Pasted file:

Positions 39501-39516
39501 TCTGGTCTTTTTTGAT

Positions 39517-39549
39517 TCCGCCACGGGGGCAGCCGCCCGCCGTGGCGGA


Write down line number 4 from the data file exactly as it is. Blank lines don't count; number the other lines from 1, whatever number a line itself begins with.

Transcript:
39517 TCCGCCACGGGGGCAGCCGCCCGCCGTGGCGGA